As Kołodko said, Donald Tusk’s party lost the elections due to its consequence in introducing Polish neoliberalism, with the aim of enriching the minority at the cost of the majority (Kołodko, 2017). That indeed is a right conclusion, as the main promise that took Law and Justice to power was undoubtedly the 500+ programme (a monthly allowance of 500zł (125 euro) to each child under the age of 18). Unlike the previous government, the new cabinet led by Beata Szydło, exchanged later for Mateusz Morawiecki, was not reluctant with introducing several deep reforms. During 4 years, the social policy was widely extended. The core programmes include 500+, a one third increase in minimal pensions, 13th pensions, a 300zł voucher for children at the beginning of each school year, subsidies to kindergartens and minimal pension for mothers that raised minimum 4 kids and did not participate in the job market. In parallel, with the influence of the “Solidarity” Trade Union in the government, the monthly minimum wage was raised from 1750zł (430 euro) in 2015 to already approved for January 2020 – 3000zł (750 euro). An innovative solution introduced this year was the income tax exemption for young people under 26 years old. This idea, with the objective to persuade young people not to leave the country, allows them to earn almost 20% higher salary than their older counterparts doing the same job. Those policies gave the ruling party great social support which was not undermined even by very controversial changes in the judiciary system, including the Constitutional Tribunal, the Supreme Court and the National Council of the Judiciary, in a great extent dominated now by conservative members, supporters of the government. Although the ideological propaganda of the ruling party is religious-conservative, the economic policy is ruled almost independently by the Prime Minister Mateusz Morawiecki, who originally was not connected with the party officials but came from the business environment. Morawiecki’s “Strategy of the Reasonable Development” announced in 2017 is aimed to boost the economic growth and help Poland escape the middle-income trap. This plan is largely inspired by the success of East Asian model and the theory of New Structural Economics of the World Bank economist Justin Yifu Lin who argues that in order to continue economic development a country needs to constantly upgrade its industrial structure due to changing factor endowments at different stages of development. In this process of facilitating industrial upgrading the government should play a key role (Lin, 2012). In the case of Poland, wide reindustrialization plans has been conducted since 2016, with a slogan of rebuilding Poland’s industrial potential destroyed by the neoliberal transition. New business-government partnership in key sectors of the Polish industry have emerged and the state provides support for upgrading industrial processes in companies like the cooper producer KGHM or the holding Polish Armaments Group that is benefitting from historical value Polish-US offset agreements. One of the key sources of such support is the newly created Polish Development Fund (PDF). It provides financial assistance for new and existent Polish companies, acts as a shareholder in many SOEs and helps them to expand abroad. The PDF plays also a key role in assisting national exporters and building a strong Polish mark. The government began also renationalization, which aims to create strong Polish business leaders. The most significant example is the government’s acquisition of the second largest Polish bank Pekao. As for December 2019 domestic companies had a major presence in the financial sector with PZU as the biggest insurer holding alone 45% of the market and domestic banks accounting for over 60% of the sector. The energy and natural resources sector were totally dominated by public firms, while in the telecommunication sector the biggest domestic private companies competed with three foreign owned enterprises. An important part of the “reasonable development” is also the regional policy. Poorer, eastern Poland became a special beneficiary of this program. Neglected by previous governments, now experiences a boom in infrastructure development and attracting investors. Although there is a need to wait for the long term effects of the policy changes, the short term are already visible. Since 2017 the GDP growth increased to almost 5% and keeps its level above 4% year to year. The rise of consumption connected with social policies was the main driver of this change, however, according to the National Statistics Office, state investments are playing a bigger role in the last few quarters.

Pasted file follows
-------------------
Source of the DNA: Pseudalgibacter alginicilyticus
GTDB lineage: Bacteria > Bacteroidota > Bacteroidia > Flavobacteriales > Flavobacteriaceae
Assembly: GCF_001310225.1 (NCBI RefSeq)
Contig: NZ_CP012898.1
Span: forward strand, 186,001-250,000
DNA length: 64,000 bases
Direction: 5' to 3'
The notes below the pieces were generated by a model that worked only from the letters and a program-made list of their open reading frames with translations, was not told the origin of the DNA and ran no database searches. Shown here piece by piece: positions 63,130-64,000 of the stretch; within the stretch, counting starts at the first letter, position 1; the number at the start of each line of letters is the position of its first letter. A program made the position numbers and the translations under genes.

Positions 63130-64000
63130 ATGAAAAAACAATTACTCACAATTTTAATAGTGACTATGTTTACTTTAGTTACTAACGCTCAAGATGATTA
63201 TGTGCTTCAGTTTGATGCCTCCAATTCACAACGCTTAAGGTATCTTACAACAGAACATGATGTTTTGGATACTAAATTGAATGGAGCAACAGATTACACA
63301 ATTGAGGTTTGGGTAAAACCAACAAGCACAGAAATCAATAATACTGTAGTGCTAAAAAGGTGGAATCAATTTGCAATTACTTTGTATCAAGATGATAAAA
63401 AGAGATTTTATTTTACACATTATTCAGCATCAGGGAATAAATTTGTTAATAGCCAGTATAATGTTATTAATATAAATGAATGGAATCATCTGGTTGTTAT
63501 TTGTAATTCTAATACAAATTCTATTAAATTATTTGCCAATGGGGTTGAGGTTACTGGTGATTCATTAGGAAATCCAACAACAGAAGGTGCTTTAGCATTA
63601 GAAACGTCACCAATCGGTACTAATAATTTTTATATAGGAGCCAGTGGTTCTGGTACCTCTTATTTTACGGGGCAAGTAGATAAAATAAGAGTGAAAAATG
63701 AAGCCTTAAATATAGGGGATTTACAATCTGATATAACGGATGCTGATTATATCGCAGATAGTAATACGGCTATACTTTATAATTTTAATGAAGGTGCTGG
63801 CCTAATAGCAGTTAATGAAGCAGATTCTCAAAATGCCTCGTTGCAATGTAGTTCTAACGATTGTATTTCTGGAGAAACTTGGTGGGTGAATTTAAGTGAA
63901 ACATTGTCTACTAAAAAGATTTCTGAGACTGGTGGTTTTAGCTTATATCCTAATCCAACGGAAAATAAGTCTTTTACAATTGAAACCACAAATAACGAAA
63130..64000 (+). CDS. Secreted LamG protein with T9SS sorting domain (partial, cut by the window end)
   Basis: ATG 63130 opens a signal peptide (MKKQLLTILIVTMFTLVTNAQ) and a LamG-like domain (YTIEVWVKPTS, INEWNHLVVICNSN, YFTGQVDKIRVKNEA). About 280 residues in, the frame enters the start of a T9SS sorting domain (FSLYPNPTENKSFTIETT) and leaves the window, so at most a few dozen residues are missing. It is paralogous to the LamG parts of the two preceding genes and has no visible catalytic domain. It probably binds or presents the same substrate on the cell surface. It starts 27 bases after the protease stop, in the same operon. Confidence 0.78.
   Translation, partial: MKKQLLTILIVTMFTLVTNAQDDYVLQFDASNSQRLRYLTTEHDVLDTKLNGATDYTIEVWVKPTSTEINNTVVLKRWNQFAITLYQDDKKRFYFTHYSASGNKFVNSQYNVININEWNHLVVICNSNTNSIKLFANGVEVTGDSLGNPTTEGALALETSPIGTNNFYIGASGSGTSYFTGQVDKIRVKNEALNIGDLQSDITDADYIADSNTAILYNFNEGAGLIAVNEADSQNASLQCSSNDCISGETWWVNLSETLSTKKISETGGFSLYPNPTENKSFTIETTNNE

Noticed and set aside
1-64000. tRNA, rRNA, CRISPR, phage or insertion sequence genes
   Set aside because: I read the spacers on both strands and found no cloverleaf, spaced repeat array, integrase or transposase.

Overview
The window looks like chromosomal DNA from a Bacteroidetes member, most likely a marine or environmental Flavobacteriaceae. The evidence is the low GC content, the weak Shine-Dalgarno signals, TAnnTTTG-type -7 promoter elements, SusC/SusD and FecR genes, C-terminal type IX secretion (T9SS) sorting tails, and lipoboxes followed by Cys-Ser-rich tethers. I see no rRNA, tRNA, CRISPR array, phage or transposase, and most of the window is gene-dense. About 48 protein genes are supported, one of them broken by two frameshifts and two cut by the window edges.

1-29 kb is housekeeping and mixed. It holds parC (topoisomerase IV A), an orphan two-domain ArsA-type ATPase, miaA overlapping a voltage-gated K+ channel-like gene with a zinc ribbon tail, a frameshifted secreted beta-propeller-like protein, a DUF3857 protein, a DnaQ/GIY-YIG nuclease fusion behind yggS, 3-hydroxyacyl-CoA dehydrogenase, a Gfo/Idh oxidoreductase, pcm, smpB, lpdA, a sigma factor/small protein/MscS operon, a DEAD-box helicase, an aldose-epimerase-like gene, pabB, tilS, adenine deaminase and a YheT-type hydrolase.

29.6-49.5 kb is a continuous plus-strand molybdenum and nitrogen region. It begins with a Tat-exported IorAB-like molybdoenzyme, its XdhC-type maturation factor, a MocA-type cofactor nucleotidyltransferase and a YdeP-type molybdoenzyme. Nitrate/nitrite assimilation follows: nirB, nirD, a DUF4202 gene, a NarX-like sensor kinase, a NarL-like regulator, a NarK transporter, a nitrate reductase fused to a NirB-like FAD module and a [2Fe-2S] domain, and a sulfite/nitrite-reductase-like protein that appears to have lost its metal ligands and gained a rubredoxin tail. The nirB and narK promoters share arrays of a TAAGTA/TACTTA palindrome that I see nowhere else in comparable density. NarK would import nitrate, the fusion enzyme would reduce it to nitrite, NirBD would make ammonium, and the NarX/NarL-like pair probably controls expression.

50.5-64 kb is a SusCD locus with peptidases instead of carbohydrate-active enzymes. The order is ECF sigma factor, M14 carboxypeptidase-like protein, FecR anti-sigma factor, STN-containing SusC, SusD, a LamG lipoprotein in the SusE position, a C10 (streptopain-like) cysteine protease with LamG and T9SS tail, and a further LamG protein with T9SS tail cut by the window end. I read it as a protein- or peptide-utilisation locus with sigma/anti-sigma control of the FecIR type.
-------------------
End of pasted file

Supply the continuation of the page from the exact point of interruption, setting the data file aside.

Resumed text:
The table below presents a summary of the main characteristics of institutions forming Poland’s economic system in three different periods. The first, which I named “Gradually-Reforming Communist Economy”, refers to the institutions that emerged after the Second World War and were slowly but gradually evolving due to events and policies described in chapter 1. The next column called “Dependent Neoliberal Economy” describe the features of institutions developed during the 1990s and 2000s when the biggest changes were introduced and when neoliberal policy dominated, as described in chapter 2 and the beginning of chapter 3. The last column – “Liberal State-led Economy”, presents the new characteristics of Poland’s economic system that started to emerge since the policy-switch in 2015 discussed in chapter 3.